Government plans to deport people seeking sanctuary in Britain to Rwanda are expensive, unworkable, unethical and will do nothing to stop the people smugglers says Action Foundation CEO, Duncan McAuley

Just imagine for a moment that, as we watched television reports of Ukrainian refugees fleeing for their lives from bombed-out Mariupol, our country’s response was to arrange for them one-way flights to Rwanda.

Can you imagine the public outcry? Yet somehow, our Government deems it OK to suggest that young men coming from other parts of the world can be shipped off to Africa to have their detention claims decided and, if successful, they will not be offered refugee status in the UK but will be ‘allowed’ to stay in Rwanda, no matter that they wanted to make their future here.

Human rights

Rwanda’s record on human rights is something the Government themselves have questioned very recently. Within the past year they have raised concerns about the Rwandan authorities’ failure to investigate torture allegations and deaths in custody, as well as the protection and support of victims of trafficking.* The charity Rainbow Migration has also warned that the country has no legal protection in place for LGBT+ people. They point out it is even a source country for some people seeking sanctuary in the UK on grounds of their sexual orientation.

Furthermore, similar ‘offshoring’ by the Australian government in Papua New Guinea and Nauru was internationally condemned for resulting in the cruel, inhumane and degrading treatment of refugees. In total, 13 people sent to Nauru and Papua New Guinea have died from violence, medical inattention or suicide.*

It is without doubt a cruel, expensive and ill-thought-through plan and it is unsurprising that the head official at the Home Office has refused to sign off the policy on grounds of cost-effectiveness.

It’s been claimed the £1.4bn a year plan will deter people from making the dangerous Channel crossing and ‘disrupt the business model’ of people smugglers.

Yet even the Home Office’s senior civil servant, Matthew Rycroft, says there is no evidence for this. In a letter to Home Secretary Priti Patel he wrote: “Value for money of the policy is dependent on it being effective as a deterrent. Evidence of a deterrent effect is highly uncertain and cannot be quantified with sufficient certainty to provide me with the necessary level of assurance over value for money.”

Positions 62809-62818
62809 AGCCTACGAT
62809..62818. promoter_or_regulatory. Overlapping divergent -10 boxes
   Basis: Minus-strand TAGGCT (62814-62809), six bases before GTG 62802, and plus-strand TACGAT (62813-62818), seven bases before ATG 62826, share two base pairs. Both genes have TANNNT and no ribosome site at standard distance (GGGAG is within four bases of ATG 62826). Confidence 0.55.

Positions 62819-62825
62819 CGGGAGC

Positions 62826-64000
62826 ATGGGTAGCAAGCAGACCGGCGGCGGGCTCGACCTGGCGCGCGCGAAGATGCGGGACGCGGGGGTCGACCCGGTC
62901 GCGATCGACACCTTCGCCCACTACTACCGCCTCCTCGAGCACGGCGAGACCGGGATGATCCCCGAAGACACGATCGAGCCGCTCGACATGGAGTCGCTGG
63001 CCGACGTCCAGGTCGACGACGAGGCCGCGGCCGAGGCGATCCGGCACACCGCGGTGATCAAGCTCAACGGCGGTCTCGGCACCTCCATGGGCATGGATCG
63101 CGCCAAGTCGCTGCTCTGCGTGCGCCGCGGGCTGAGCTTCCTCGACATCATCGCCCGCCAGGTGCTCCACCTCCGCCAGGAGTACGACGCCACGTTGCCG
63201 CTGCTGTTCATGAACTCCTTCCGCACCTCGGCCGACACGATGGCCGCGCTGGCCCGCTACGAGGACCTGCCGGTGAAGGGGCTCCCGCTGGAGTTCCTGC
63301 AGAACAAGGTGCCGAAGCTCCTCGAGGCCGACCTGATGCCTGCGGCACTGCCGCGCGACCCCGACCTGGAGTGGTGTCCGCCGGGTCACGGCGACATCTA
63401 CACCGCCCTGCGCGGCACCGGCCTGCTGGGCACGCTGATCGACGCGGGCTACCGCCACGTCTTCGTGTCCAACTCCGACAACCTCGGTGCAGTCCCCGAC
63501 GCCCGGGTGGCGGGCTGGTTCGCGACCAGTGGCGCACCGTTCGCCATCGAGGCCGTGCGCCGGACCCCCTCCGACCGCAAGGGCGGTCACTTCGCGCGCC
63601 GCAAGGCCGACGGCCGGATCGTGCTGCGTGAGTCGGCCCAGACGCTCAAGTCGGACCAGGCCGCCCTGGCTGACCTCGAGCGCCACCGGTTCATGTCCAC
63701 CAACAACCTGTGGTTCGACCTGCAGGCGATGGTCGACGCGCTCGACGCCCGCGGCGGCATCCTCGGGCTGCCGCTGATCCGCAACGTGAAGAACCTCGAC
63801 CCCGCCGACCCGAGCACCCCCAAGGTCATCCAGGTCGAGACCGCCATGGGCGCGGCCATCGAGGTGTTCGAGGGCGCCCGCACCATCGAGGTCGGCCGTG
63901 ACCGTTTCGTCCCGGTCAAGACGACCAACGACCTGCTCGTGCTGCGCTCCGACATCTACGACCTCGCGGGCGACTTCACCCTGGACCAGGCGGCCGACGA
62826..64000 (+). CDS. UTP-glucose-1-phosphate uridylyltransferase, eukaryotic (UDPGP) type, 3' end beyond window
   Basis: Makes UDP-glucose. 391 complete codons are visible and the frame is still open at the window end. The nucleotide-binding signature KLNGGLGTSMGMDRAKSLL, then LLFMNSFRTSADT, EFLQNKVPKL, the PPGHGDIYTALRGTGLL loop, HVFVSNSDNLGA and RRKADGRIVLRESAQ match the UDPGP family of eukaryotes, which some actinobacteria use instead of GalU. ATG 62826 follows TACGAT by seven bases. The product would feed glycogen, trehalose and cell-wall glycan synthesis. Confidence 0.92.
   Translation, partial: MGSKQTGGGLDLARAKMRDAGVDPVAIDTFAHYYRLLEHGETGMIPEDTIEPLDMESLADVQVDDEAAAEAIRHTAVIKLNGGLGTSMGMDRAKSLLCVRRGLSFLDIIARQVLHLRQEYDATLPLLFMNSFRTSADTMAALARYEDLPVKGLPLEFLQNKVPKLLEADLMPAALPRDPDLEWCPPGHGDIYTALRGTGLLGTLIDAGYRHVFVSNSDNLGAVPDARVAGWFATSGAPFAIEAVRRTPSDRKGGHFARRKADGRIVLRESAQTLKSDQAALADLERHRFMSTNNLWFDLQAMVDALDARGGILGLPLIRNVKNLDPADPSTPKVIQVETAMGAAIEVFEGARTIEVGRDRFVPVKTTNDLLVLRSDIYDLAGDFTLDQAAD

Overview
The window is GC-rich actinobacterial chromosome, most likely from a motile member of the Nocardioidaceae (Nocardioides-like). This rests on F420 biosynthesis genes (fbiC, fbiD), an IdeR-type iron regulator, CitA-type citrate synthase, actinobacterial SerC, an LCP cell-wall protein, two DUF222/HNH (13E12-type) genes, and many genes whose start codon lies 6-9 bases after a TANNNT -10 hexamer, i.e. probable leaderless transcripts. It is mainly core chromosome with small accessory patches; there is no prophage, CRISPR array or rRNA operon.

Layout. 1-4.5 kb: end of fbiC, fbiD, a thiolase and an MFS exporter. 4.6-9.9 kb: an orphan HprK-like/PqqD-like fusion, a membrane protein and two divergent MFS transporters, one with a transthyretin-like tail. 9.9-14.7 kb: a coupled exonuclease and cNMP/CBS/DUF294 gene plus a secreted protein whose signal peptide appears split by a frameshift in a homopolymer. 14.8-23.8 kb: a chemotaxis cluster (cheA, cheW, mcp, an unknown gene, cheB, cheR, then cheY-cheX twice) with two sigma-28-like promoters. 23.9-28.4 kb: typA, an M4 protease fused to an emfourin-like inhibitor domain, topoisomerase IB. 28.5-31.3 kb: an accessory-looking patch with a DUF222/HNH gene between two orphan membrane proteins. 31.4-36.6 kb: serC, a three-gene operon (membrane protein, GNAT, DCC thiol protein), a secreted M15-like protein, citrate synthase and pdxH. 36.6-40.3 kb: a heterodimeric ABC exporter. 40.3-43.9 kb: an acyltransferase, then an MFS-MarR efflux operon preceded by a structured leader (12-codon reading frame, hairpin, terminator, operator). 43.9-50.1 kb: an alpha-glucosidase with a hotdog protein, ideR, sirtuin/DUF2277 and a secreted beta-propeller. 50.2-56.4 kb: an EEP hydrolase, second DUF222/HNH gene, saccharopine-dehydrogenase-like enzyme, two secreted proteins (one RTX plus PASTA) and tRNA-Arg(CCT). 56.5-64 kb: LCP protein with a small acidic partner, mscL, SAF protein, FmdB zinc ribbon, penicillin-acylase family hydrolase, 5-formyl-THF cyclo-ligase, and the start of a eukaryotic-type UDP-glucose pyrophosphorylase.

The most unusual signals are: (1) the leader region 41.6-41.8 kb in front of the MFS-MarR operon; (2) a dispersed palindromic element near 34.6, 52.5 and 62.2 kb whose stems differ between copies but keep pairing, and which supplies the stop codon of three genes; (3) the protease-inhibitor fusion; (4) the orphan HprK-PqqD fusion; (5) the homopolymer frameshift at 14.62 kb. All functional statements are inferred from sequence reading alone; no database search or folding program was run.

Rather than squandering millions of pounds of taxpayers’ money on this unworkable plan, we should be investing in multi-lateral work, not with remote countries like Rwanda, but through effective bilateral agreements with France and other EU neighbours. If there is money available, it would be far better spent on developing safe routes to the UK, for example by introducing humanitarian visas.

The people clambering aboard small boats off Calais are not so dissimilar from those we see boarding trains from Ukraine to Poland – they are all trying to reach a place of safety and security. Indeed, the Government’s own data shows that two thirds of men, women and children arriving in small boats across the Channel come from countries where war and persecution have made them flee their homes.

As a compassionate nation we should respond in the same spirit with which we signed up to the United Nations Refugee Convention in 1951. We must continue to resist any attempt to criminalise people according to how they come to Britain. That means continuing to oppose the Nationality and Borders Bill which is returning to the Lords now in the final stages of ‘ping-pong’ between the Upper House and the Commons as we approach the end of the year’s parliamentary session in May.

We have been calling for two changes – to scrap clause 11 which would mean punishing refugees who have been forced to make desperate journeys either by boat across the Channel or in the back of a lorry. We also want to see an annual target set for how many refugees the UK will resettle. We are calling for that target to be at least 10,000 refugees from all countries every year.

If you haven’t already written to your MP asking that they back the amendments, please do think about doing so. More information is available here.

We are also signatories to this open letter to the Prime Minister and Home Secretary.


2: BBC online – Which other countries send asylum seekers overseas?